across the border

I woke up early, sick, in a sterile, cold room by the Red Sea.  I packed my backpack and trudged downstairs, leaving the key in the room.  An open-backed Jeep awaited me.  I pulled myself in as it took off down the hill and turned my face to the sun to warm it.  Passing a sprawling mall and waterfront hotels, the Jeep careened down backroads, dirt trails skirting the border between Israel and Jordan.

I got to the border as it opened and waited in line to get my passports stamped by a woman behind plexiglass.  She was skeptical of my two passports, but ultimately allowed me into her country.  I picked up my backpack and walked the 50-odd feet of no man’s land between the neighbors, passing into Jordan under a picture of the King.

I waited for a bus at a gift shop selling picture postcards of the King and Queen, woven rugs and small statues of camels.  I drank tea to sooth my throat and fell asleep on the bus.  The country the bus passed through was desolate, bleak and blustery.  We paused at a rest stop on the edge of a great cliff and I woke up and ventured near the edge. The dark clouds made patterns in the valley below in shades of purples and browns but the wind was fierce and I went back in the bus to sleep.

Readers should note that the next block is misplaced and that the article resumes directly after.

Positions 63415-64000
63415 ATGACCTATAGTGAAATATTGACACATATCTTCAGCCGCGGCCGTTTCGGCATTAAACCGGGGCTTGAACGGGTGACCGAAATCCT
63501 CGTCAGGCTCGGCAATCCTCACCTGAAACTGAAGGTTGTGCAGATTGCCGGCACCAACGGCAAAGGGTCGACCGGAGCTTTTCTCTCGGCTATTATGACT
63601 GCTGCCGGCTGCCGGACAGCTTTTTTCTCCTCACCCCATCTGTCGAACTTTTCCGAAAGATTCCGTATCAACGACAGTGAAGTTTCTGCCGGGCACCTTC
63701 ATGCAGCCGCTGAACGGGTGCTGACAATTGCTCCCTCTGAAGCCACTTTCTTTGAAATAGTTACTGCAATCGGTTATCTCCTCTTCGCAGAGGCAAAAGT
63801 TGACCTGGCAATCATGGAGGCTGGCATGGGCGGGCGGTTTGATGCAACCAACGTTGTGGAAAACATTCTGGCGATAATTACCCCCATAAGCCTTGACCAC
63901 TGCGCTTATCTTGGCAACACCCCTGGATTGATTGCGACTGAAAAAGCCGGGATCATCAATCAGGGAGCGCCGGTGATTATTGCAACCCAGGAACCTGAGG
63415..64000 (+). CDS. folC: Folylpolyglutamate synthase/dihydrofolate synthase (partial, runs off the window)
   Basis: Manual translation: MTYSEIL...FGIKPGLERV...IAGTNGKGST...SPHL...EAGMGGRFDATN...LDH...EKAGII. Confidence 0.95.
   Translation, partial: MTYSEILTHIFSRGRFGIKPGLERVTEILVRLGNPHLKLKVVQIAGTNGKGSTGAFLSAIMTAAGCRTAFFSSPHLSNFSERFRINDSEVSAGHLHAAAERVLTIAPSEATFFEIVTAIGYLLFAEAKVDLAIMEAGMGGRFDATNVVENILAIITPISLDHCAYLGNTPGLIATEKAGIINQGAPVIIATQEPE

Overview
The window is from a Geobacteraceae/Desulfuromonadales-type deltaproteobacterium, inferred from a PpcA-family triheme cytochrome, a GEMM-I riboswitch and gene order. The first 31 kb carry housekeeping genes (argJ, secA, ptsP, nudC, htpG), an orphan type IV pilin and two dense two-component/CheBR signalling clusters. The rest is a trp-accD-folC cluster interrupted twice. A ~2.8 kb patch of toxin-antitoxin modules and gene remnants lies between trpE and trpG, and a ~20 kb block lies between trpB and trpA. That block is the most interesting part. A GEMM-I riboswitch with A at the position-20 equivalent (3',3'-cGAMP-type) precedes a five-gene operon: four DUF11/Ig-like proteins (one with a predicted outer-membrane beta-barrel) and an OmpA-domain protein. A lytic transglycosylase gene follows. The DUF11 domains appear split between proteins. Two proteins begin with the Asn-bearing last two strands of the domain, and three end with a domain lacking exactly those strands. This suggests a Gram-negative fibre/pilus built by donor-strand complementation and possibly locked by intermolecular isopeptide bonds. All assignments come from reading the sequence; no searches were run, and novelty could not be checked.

Days later, after my short journey into the country, I returned to Aqaba in the evening.  In the gloaming, the Red Sea looked majestic, eponymously colorful, with the distant mountains purple, like in songs.  I could see Israel, and farther to the west, Egypt. The sea is small, yet I felt so far away from anywhere and anyone I knew.

I returned to the same border crossing and went through the process again in reverse, as if erasing what had happened on that side.  I took a picture of a sign between Israel and Jordan that read “Danger Mines!”, the same signs I saw in the Golan Heights weeks earlier.  An armed soldier saw me and approached, but said nothing.

The same Jeep picked me up where it had left me.  I sat in the back again, letting the cool air settle my still feverish head.  I hung on to a handle as we skidded on rocks and dust, looking back from where I came, trying not to forget what now seemed unreal.

Jordan, January 2012

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